• Evaluating current practice and proposing a system to enhance knowledge assets within a small software development unit

      Fannoun, Sufian; Kerins, John; The University of Chester (IEEE, 2018-06-25)
      Knowledge management and knowledge transfer within organisations challenge continuity and resilience in the face of changing environments. While issues are principally addressed within large organisations, there is scope to evaluate how knowledge assets are managed within small and medium enterprises and to consider how the process might be enhanced. The research reported here aimed to evaluate practice within an evolving software development unit to understand how knowledge has been acquired and utilised to further organisational development. In-depth interviews were carried out with members of the unit to elicit an understanding of individual and collective learning. Qualitative analysis of the data revealed key changes in thinking and practice as well as insight into the development of individuals' contextual knowledge and tacit understanding. This analysis led to the proposal of a bespoke, lightweight web-based system to support knowledge capture and organisational learning. This work is still in progress but it is anticipated that the results will provide a potentially novel and beneficial method for enhancing knowledge assets in small enterprises and consolidating valuable, and potentially scarce, expertise.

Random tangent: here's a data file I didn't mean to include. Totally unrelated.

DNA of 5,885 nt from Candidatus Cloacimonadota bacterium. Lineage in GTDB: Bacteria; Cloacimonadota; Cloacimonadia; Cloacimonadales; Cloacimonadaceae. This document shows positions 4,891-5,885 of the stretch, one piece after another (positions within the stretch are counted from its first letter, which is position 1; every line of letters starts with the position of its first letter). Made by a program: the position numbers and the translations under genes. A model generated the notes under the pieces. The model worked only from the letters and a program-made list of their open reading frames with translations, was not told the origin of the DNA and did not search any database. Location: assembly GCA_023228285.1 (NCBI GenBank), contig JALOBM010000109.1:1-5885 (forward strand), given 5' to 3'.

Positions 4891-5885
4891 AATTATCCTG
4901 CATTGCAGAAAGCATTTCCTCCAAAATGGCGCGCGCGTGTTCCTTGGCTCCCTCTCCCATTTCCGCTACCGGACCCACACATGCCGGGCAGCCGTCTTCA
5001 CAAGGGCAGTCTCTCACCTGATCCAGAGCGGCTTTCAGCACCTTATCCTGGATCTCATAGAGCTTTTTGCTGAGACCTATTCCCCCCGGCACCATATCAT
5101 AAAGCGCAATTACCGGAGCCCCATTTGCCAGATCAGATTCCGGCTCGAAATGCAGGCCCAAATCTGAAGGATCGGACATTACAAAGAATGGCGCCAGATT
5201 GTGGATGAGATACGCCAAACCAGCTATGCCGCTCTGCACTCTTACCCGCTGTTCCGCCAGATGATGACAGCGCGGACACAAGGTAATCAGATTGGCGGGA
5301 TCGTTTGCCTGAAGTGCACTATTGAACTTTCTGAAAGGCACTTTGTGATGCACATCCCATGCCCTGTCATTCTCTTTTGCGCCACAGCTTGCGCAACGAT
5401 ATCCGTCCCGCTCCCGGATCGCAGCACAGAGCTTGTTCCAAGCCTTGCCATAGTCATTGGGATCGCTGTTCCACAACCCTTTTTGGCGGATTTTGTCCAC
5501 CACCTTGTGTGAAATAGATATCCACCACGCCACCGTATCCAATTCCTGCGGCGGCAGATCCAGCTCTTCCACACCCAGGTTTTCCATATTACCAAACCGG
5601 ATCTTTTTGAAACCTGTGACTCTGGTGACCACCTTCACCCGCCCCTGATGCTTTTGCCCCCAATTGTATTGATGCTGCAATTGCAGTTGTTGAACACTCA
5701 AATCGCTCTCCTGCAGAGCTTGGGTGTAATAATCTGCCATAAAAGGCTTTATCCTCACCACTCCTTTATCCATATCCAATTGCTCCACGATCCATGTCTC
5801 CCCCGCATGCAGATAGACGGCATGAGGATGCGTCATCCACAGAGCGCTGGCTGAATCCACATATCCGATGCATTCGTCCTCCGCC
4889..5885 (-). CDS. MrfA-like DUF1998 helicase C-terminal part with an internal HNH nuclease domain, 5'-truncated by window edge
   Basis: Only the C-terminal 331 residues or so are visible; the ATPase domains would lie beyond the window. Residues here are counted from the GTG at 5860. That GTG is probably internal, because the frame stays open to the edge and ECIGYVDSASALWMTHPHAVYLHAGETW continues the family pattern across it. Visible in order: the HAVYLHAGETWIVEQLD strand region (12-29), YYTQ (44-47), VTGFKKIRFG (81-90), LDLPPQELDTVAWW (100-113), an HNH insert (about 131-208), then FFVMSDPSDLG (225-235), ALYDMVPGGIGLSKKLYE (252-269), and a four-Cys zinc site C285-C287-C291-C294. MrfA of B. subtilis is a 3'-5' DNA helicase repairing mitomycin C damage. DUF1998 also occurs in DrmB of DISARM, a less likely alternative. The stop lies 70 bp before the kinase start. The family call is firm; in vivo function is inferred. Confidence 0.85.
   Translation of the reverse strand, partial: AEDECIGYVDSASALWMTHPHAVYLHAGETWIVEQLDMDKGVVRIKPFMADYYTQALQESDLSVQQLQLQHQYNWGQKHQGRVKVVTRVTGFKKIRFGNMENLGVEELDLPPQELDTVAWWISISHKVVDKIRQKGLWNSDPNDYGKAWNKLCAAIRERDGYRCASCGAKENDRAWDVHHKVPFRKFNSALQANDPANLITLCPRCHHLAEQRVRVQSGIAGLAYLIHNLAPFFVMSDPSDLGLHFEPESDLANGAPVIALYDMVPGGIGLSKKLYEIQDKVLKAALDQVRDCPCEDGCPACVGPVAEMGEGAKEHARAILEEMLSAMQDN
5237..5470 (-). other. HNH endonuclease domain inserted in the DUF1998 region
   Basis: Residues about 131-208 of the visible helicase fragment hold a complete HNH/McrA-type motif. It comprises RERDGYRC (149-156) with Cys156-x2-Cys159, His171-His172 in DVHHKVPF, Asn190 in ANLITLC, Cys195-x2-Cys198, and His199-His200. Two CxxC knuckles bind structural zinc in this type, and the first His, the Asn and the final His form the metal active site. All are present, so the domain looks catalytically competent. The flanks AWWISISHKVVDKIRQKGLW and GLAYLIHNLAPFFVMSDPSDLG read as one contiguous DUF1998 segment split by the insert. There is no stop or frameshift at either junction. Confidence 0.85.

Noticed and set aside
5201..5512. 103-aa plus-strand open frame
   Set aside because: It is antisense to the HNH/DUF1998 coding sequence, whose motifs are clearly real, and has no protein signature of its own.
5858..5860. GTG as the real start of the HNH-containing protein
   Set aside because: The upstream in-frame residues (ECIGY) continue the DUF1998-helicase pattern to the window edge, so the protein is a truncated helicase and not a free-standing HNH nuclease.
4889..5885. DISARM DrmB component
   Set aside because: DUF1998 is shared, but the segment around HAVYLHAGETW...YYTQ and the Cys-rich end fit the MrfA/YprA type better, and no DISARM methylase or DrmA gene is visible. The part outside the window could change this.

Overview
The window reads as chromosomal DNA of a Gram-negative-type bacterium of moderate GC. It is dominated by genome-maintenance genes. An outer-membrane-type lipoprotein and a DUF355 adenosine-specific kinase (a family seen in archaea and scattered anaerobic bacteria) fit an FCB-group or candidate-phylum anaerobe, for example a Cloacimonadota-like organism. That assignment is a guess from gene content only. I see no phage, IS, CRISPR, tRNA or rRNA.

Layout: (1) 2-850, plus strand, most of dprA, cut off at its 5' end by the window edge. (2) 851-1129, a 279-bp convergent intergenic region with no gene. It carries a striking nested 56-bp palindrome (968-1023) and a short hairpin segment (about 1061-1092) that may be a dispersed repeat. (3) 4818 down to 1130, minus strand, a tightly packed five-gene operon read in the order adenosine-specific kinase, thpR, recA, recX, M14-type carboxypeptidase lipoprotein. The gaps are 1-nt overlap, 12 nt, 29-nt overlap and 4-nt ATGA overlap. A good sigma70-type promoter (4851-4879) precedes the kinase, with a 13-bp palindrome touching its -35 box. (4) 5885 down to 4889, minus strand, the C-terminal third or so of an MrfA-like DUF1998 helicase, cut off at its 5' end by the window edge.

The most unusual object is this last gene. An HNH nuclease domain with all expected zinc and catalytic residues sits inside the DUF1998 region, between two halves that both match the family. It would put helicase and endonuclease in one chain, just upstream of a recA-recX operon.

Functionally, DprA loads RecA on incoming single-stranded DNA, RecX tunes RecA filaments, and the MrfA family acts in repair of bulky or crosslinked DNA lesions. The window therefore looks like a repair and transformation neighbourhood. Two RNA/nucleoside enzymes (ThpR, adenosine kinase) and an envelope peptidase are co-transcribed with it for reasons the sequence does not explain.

• Evolution of Neural Networks for Physically Simulated Evolved Virtual Quadruped Creatures

      Vaughan, Neil; Royal Academy of Engineering; University of Chester (Springer-Verlag, 2018-07-07)
      This work develops evolved virtual creatures (EVCs) using neuroevolution as the controller for movement and decisions within a 3D physics simulated environ-ment. Previous work on EVCs has displayed various behaviour such as following a light source. This work is focused on complexifying the range of behaviours available to EVCs. This work uses neuroevolution for learning specific actions combined with other controllers for making higher level decisions about which action to take in a given scenario. Results include analysis of performance of the EVCs in simulated physics environment. Various controllers are compared including a hard coded benchmark, a fixed topology feed forward artificial neural network and an evolving ANN subjected to neuroevolution by applying mutations in both topology and weights. The findings showed that both fixed topology ANNs and neuroevolution did successfully control the evolved virtual creatures in the distance travelling task.
    • Evolutionary Robot Swarm Cooperative Retrieval

      Vaughan, Neil; Royal Academy of Engineering; University of Chester (Springer, 2018-07-07)
      In nature bees and leaf-cutter ants communicate to improve cooperation during food retrieval. This research aims to model communication in a swarm of auton-omous robots. When food is identified robot communication is emitted within a limited range. Other robots within the range receive the communication and learn of the location and size of the food source. The simulation revealed that commu-nication improved the rate of cooperative food retrieval tasks. However a counter-productive chain reaction can occur when robots repeat communications from other robots causing cooperation errors. This can lead to a large number of robots travelling towards the same food source at the same time. The food becomes de-pleted, before some robots have arrived. Several robots continue to communicate food presence, before arriving at the food source to find it gone. Nature-inspired communication can enhance swarm behaviour without requiring a central control-ler and may be useful in autonomous drones or vehicles.